- Allows cognitive maturation
- Enhances spatial awareness
- Burns excess energy while increasing heart rate and circulation
- Stimulate the release of beneficial chemicals by encouraging movement
The Flip Side: The Challenges of Flexible Classrooms
While many teachers are exchanging more traditional designs for flexible seating and classroom layouts, such learning environments may come with some trade-offs.
With an increased focus on collaboration, students are reportedly distracted more frequently in class. Flexible, open plan designs also come at the cost of privacy, and often result in an increase in negative behaviour in class. Students may also find it more difficult to find a space in which they can focus on independent work, which can potentially lead to frustration and annoyance.
To counteract some of the negative aspects of open plan classrooms, semi-open flexible learning spaces may give you the best of both worlds: offering greater privacy and more quiet study spaces while still maintaining the connectedness and collaborative atmosphere of an open plan space.
Carefully placed furniture, movable partitions, and greater distances between other classbase openings could also allow you to reap the benefits of an open plan design and a more traditional classroom.
What Changes Could be Made to Improve Teaching in Flexible Classrooms?
Creating a truly flexible learning environment is about more than just the design of the room; it means improving your teaching methods as well.
Flexible learning spaces need to be paired with pedagogies that incorporate a range of teaching techniques, including guided learning, whole-class group work, hands-on activities, project work, independent study, and practice assessments.
Example of Flexibility in the Classroom
An excellent example of flexibility in the classroom, the Universal Design for Learning – or UDL as it’s commonly known – is a set of principles for curriculum development that give all students equal opportunities to learn.
UDL is based on the idea that there’s no such thing as a ‘typical’ student, and that teachers must therefore use a combination of best practice approaches to engage students and encourage them to think critically. With a focus on adaptability and flexibility, UDL utilises a range of instructional modalities, formats, work spaces, and technologies to enable teachers to meet the varied learning needs of a diverse student body.
UDL is guided by three core principles for achieving flexibility and meeting individual student needs:
- Multiple modes of engagement: Tap into a learner’s unique interests, motivating them to learn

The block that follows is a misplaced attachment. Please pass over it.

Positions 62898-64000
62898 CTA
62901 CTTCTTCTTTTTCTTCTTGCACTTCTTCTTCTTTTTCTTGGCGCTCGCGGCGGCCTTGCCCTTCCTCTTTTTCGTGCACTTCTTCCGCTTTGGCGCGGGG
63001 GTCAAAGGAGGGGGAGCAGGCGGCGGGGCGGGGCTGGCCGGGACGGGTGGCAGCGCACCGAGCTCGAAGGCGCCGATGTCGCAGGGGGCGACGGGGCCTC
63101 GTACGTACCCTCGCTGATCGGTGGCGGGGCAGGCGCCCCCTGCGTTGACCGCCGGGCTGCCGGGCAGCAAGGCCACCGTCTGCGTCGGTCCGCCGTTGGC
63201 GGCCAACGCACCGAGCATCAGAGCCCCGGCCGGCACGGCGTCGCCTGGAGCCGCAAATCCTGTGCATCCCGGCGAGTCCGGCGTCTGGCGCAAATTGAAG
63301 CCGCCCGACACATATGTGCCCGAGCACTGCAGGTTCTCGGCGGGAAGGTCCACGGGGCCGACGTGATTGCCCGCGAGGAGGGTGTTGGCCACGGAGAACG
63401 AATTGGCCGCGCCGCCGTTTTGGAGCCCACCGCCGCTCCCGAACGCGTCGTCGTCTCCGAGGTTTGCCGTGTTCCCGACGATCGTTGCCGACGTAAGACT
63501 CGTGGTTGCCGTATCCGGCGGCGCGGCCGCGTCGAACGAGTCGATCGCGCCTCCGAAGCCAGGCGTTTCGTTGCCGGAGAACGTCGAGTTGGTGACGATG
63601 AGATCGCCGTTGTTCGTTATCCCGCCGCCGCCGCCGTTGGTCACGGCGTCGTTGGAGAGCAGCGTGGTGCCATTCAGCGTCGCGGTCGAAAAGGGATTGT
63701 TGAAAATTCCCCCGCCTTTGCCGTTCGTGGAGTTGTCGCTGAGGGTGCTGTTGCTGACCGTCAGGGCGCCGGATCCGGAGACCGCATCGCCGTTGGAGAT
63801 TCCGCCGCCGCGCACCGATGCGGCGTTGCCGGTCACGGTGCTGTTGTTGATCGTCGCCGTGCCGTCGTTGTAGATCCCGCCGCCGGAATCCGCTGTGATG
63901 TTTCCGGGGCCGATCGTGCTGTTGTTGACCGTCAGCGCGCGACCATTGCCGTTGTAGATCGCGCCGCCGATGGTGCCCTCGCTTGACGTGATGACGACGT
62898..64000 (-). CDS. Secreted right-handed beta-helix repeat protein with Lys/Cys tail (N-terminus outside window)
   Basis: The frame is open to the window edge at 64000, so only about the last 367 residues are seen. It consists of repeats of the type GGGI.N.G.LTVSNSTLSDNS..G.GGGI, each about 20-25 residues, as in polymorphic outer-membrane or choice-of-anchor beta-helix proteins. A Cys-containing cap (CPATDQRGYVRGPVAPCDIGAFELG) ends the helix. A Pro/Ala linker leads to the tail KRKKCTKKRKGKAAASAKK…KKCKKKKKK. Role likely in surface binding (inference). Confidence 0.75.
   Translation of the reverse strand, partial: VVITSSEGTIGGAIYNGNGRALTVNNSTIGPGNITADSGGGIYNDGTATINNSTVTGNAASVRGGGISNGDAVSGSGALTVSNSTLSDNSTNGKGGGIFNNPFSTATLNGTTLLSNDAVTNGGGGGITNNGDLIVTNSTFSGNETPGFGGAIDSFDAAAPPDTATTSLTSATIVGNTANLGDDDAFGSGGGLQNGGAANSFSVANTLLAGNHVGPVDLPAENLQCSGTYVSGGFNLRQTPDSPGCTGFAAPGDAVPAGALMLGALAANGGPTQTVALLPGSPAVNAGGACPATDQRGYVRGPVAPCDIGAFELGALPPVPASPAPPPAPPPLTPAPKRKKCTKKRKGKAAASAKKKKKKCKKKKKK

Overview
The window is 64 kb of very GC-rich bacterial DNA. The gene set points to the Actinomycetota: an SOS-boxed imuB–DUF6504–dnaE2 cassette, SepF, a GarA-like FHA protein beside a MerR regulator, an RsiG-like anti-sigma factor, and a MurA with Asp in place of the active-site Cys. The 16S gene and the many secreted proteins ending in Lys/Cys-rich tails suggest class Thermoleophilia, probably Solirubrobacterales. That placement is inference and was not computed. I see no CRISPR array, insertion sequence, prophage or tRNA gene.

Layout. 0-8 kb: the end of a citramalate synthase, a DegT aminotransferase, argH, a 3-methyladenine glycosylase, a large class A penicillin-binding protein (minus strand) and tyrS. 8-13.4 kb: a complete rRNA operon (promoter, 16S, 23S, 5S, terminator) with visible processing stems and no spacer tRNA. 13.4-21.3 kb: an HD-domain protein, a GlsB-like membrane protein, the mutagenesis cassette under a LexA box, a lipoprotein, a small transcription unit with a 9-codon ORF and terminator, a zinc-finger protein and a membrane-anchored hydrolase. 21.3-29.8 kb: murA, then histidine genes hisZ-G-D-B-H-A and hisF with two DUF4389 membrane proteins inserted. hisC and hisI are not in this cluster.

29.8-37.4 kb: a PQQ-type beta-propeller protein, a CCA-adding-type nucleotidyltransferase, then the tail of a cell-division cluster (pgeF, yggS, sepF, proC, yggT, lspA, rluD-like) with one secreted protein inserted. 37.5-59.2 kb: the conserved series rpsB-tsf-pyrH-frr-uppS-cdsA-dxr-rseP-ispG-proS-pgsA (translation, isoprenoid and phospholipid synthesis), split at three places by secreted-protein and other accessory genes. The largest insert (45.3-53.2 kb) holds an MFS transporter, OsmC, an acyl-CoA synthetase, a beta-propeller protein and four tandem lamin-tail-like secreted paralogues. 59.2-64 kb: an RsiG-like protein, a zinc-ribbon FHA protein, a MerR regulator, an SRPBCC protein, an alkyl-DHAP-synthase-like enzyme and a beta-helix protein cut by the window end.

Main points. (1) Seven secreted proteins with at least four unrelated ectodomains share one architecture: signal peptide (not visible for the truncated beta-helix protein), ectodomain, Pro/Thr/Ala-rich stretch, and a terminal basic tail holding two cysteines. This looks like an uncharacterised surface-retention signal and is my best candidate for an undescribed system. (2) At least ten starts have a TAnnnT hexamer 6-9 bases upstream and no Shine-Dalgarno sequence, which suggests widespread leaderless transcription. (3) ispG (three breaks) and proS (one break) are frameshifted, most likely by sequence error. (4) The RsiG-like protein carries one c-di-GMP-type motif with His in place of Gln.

- Multiple methods of representation: Give learners access to a range of different ways of acquiring information and building knowledge
- Multiple means of action and expression: Allow learners to choose how they’d like to demonstrate knowledge
Universal Design for Learning is an excellent example of how a flexible space can be combined with pedagogies that account for the diverse needs and preferences of students, ensuring equal learning opportunities for all.
Elements of a Flexible Learning Environment
Creating a flexible learning environment can seem like a daunting task. Learning is an ongoing process, after all; and learning about learning should be no different. Every year, new challenges are arising and new studies are being conducted to help us understand the learning process so that teachers can better support students in the classroom.
Perhaps the most successful classroom design elements are those that offer the flexibility to adapt to new curriculum demands as well as new challenges.
The challenges of the Covid pandemic, for example, forced teachers to employ remote learning techniques that were largely untested until the events of 2020. Teachers learned much about learning styles and preferred learning modalities in the new normal. They also discovered how meeting these needs and preferences could improve academic performance during remote learning; lessons that will hopefully carry on into the physical classroom for years to come.
1. Flexible Classroom Layout
A flexible classroom layout is a space that’s dedicated to enabling choice. This means providing students with the opportunity to choose how they learn, how they demonstrate knowledge, and how they work with others.
Some ideas for setting up a flexible classroom layout include:
- Strategically placing furniture in a way that facilitates free movement without causing bottlenecks.
- Offering a range of writing surfaces and knowledge-sharing tools such as whiteboards, pinboards, sketch pads, and computers so students can decide how they wish to demonstrate what they’ve learned.
- For younger students, dividing classrooms into dedicated learning ‘zones’
- Gradually reducing the number of learning zones as you progress through the year groups – older students have been found to prefer larger and squarer rooms that contain fewer zones
While flexible classroom layouts are typically imagined as open plan spaces, experts are beginning to unearth evidence that such designs are not conducive to learning. Noise levels and children’s speech perception scores are instead found to be much better in semi-open layouts.